About the Umeed Partnership

“Giving employment or an opportunity to earn in Pakistan is just like giving life. Let us continue to give life to these people.”
Umeed Partnership founder and Co-0rdinator, Yousuf Gill

The Umeed Partnership is a charity registered in both Pakistan and the United Kingdom to support a project which offers opportunities for empowerment of women in the tribal communities of western Baluchistan, one of the remotest and poorest areas of Pakistan adjacent to the border with Afghanistan. The project has recently been extended to slum districts of Lahore and to marginalised Hindu dalit communities in the Cholistan desert, where provision of education and vocational training in the form of woodturning and carpentry is also made to boys.

This is a grass-roots project supported by local groups in the UK. In response to community needs, partners in Pakistan have established  education and skills training centres for women and children of all cultures and faiths (Christian, Hindu and Muslim). The centres are based in homesteads centred on the city of Loralai, in the heart of the Pashtun tribal area of Baluchistan, in Lahorecity slums  and in the Cholistan desert. The literacy rate for women is one of the lowest in the world. The men in these communities have permitted their daughters, sisters and wives to attend the centres on a daily basis and to receive a grounding in Urdu, arithmetic and English. The centres not only educate and train, but provide opportunities for women’s empowerment by enabling them to socialise with others from their own and different faiths.

More recently, vocational skills have been introduced with the aim of enabling the women to achieve a small measure of independence through earnings from selling their products. A programme of embroidery and sewing training has been completed (with financial support from an Irish aid agency) and the women now produce embroidered items of clothing such as shalwar kameez, shirts, bridal wear, nightwear, and shawls which are available for purchase in Pakistan and the UK. A further programme of life-skills training is planned, to include diet and nutrition, family health promotion, disease prevention, and fashion & beauty.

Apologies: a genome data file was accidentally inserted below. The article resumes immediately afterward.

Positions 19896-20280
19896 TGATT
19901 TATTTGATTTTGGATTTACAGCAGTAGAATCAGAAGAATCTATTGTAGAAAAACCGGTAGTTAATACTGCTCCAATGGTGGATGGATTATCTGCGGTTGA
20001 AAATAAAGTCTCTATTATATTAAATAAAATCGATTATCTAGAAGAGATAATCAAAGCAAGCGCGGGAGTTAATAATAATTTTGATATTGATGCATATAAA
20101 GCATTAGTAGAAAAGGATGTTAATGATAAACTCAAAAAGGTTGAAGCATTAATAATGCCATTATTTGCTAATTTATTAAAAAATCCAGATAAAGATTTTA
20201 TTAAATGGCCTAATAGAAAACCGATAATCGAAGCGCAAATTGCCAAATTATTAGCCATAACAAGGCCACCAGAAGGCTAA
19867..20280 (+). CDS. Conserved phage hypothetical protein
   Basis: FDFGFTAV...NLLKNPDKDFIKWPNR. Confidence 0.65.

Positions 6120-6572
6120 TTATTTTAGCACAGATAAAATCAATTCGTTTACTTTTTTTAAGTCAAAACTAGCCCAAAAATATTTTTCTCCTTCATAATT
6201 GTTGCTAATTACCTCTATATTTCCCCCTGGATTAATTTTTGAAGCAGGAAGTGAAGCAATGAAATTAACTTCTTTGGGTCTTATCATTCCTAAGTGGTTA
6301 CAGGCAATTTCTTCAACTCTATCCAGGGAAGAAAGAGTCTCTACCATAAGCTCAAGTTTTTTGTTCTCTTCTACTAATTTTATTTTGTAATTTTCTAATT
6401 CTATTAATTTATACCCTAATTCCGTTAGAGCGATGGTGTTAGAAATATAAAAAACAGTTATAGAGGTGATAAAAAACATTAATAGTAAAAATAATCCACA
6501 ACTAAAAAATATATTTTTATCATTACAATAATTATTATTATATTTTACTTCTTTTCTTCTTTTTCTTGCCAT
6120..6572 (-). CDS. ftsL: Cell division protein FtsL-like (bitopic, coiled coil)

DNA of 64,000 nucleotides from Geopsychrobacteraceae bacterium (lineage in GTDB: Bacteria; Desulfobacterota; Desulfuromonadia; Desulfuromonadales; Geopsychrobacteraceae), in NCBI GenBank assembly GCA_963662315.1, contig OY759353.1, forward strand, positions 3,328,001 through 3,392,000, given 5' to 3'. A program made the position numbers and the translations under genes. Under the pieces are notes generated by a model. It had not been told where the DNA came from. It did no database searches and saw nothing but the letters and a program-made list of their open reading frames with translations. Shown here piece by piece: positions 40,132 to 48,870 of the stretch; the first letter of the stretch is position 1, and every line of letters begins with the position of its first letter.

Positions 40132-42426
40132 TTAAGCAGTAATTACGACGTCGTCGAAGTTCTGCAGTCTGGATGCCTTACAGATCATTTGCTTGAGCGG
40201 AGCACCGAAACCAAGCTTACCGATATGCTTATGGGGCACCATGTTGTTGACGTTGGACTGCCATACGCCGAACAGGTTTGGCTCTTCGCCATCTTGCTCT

A primary school was opened in Yazman in southern Punjab in April 2007 offering basic literacy and arithmetic to Hindu and Muslim boys and girls. Some 92 children enrolled at the opening with a staff of three teachers. A small classroom extension was added in September 2007 allowing a further 47 children to be enrolled. In 2010 a further classroom and  computer room were added, together with flushing latrines, a security wall, uniforms for the pupils,  potable pumped water supply, computers and teaching aids and equipment. These devlopments have been paid for largely with grants from Bangor (UK) Rotary Club and Rotary International.

In February 2009 a second multi-faith middle school was opened in Minority Community 58, near Yazman catering for children from the age of 6 – 17.  The school building is given for an unspecified period by a local landlord, and the hope is that a new building will be erected in the fullness of time closer to the hub of the community.

Following demand for training provision for street children (almost always boys) in slum districts in Lahore and Bahawalpur four woodworking and carpentry training centres have recently been established. Using grant-funding from Rotary International these Centres have been equipped with power tools and quality hand tools. Following a period of training, the young men are able to turn their hands to producing beds, chairs, and tables for the home, and also cattle feed mangers.

Literacy seminars: During August 2006, Riffat Rizvi (a teacher trainee in Bangor University, and Umeed Treasurer) spent ten days in Lahore running education workshops on the Story-sack theme for UPP teachers through the medium of Urdu (the national language of Pakistan). Thirty five women participated from UPP centres in the three parts of Pakistan where Umeed operates. In addition to the training received, the participants benefited from meeting with Umeed members of different culutres and faiths. The Umeed Partnership UK committee provided the funds to run this event. Riffat returned to Pakistan in March 2008 to deliver a further series of seminars aimed at improving the literacy skills amongst UPP teachers. Riffat conducted her third series of seminars in Lahore on 14, 15 and 16 April 2009.

The Umeed Legal Aid Forum was set up in 2011 to provide legal aid to cover the legal costs of vulnerable women who have been abused through domestic violence and abduction.

Early in 2012, in response to demand from members of the Umeed Partnership in Pakistan, a Street Theatre Group has been formed in the Yohannabad City slum district of Lahore to enable young people to express themselves through dramatic endeavours.